|"All field mark" is how Roger Tory Peterson describes the bald eagle in his Field Guide to the Birds. The Eagle Run is a chance to see a few of these dramatic creatures. The event is a traditional Virginia Happy Trails Running Club movable feast, a peripatetic party held mid-January around and about the Mason Neck peninsula in northern Virginia. Gary Knipling, one of the more "seasoned" members of the club, invites runners to his home there early Sunday morning. Those who brave the elements spend the day jogging through woods, looking for eagles, learning local history, eating pizza, and just having fun together.|
This year is Eagle Run XVII, comrade Kate Abbott's first and my second. Temps begin in the teens and rise to ~30°F by noon. Kate's braids freeze, as they did at the VHTRC "Red Eye" race on New Year's Day. Sweat drips down the sides of my head to form icicles on my sideburns. Brrrrrr!
Always-smiling Gary gives a frosty pre-race briefing near the fire ring outside his house, after which a gaggle of several dozen hardy souls takes off downhill through the woods. The Eagle Run course is informal and winding, marked by blue ribbons dangling from tree limbs, with plenty of alternative routes for those who want to go "short" (10+ miles), "medium" (20ish), or "long" (25+). We first head toward the southwest to overlook Belmont Bay, then loop back north past horse farms and stables to cross Gunston Rd and enter Pohick Bay Regional Park.
|Kate meets Caroline Williams, a lovely and voluble ultrarunner who tells us about her childhood and admits to having finished one 100 miler. She has another in her sights this spring. We chat and resolve to attempt some training runs together. In the fields beside us a cluster of horses commence running as they see us trot by, happy to find some unexpected company this winter morning.|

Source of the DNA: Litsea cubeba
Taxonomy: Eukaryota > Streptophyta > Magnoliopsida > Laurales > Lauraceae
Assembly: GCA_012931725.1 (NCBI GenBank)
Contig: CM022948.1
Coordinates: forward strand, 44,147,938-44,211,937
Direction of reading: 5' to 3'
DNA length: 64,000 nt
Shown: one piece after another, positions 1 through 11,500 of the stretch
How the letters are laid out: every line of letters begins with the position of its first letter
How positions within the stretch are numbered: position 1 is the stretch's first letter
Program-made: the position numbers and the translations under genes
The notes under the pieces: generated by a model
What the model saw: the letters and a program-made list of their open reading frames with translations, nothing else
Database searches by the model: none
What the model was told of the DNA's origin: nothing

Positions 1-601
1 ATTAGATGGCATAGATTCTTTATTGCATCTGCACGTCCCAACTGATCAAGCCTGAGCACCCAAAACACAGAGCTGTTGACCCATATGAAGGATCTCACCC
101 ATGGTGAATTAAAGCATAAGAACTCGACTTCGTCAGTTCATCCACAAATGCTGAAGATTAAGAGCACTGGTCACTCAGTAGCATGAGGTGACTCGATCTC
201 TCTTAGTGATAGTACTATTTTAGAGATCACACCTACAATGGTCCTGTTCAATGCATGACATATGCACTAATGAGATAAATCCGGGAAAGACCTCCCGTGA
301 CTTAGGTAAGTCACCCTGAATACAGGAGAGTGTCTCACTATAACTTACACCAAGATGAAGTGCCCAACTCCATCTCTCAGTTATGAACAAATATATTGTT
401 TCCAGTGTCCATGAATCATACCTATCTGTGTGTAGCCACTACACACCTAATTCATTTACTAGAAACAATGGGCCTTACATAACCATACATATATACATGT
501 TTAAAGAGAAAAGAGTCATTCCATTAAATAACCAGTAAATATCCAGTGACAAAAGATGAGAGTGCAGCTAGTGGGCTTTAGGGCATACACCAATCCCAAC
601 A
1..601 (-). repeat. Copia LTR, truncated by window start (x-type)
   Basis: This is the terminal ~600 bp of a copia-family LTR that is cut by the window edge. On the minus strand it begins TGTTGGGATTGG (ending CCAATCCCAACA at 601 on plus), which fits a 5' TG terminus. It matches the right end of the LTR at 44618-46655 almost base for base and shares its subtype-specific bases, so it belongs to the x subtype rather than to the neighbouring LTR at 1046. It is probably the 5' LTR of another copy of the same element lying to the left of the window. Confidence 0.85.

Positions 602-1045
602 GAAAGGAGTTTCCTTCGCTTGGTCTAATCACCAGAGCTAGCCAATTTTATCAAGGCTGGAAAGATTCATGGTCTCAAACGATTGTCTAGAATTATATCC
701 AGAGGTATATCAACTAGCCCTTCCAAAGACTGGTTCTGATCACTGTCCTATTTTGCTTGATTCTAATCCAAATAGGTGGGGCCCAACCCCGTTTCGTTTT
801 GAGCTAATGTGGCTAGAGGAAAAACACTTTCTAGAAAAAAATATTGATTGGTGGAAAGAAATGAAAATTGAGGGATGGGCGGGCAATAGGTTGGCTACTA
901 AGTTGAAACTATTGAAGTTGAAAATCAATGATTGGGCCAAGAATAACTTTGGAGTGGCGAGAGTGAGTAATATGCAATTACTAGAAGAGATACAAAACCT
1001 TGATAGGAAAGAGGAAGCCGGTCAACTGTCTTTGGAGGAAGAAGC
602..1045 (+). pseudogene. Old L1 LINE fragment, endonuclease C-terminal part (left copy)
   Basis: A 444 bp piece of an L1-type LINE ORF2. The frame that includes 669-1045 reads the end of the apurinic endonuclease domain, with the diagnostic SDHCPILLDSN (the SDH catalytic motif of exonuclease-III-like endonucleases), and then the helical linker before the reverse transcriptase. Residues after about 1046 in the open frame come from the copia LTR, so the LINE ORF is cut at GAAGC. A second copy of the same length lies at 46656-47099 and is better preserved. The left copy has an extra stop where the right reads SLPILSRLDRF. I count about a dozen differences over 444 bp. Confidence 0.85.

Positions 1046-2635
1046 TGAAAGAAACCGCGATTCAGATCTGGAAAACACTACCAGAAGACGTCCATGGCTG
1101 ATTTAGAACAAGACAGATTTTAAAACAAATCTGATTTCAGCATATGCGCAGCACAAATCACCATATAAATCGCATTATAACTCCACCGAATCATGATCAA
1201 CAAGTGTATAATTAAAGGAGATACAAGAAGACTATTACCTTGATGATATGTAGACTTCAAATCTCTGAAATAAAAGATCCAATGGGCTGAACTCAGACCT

Along the shore of the Pohick Bay we trek eastward, pausing frequently to peer across the water at little dots on the surface. A few are large, dark-bodied, with white heads: probable eagles. Likewise other dots perch in trees on the far side of the water.
|Then surprise: an eagle sits on a branch near us! The group is spread out now, and a cluster of us creep cautiously past on the trail to circle around. I snap pictures furiously. The bird becomes nervous, shifts, then flies away.|
We continue uphill, inland to where a pick-up truck with munchies and drink meets us on a park road. I introduce myself to Karen Taber, a relatively new trail runner. She's US Air Force, born in Minnesota and until recently stationed in South Dakota. We talk about the Mount Rushmore Marathon that she's run and other local events worth checking out.
The path takes us down and up, cross-country through fallen leaves, over roots and rocks, across small streams, and along the edge of dry meadows. I devoutly try to follow the "short" signage as I lug my 35mm digital camera equipped with an obsolete manual zoom lens. Alas, Kate and Karen and Caroline shame me into doing at least one "medium" segment.
|We arrive early at Gunston Hall, the house George Mason built in the late 1750s on his plantation down the river from George Washington's home at Mount Vernon. From there we continue along steep paths to a point on the shore for a group photo, then gather again at Gunston Hall for a mini-lecture by a Park Service docent. This year's commentary focuses on the architecture and geography of the area.|
|A mass feeding-frenzy ensues upon the pizza's arrival. When that subsides Caroline decides to continue onward with the group for additional mileage. Kate and I run to the waterfront for another look at the bay. Then we head through the woods to Kate's car. On the way a lone eagle swoops low over us.|
|Today Kate covers 14.5+ miles according to her GPS; I log 12ish since I skipped several side trails she took. We pose for an experiment in self-timer photography with my camera propped crookedly on another car in the parking lot, then continue our conversation on the way back to her home, where I get to greet her three cheerful sons plus Xena and Knuckles, the family dog and cat. It's a great day; I only feel a slight soreness on the right kneecap after yesterday's long run. And I don't fall down even once!|
|Tights armor runners against cold.|
Beer armors runners against embarrassment.
(cf. Eruption of Birds for a fortuitous shot of gulls taking off from the icy surface of Pohick Bay during this year's Eagle Run; see  for a photo album of Eagle Run 2009 images that I took; see Thirteen Eagles for a photo essay on the 2008 Eagle Run) - ^z - 2009-02-07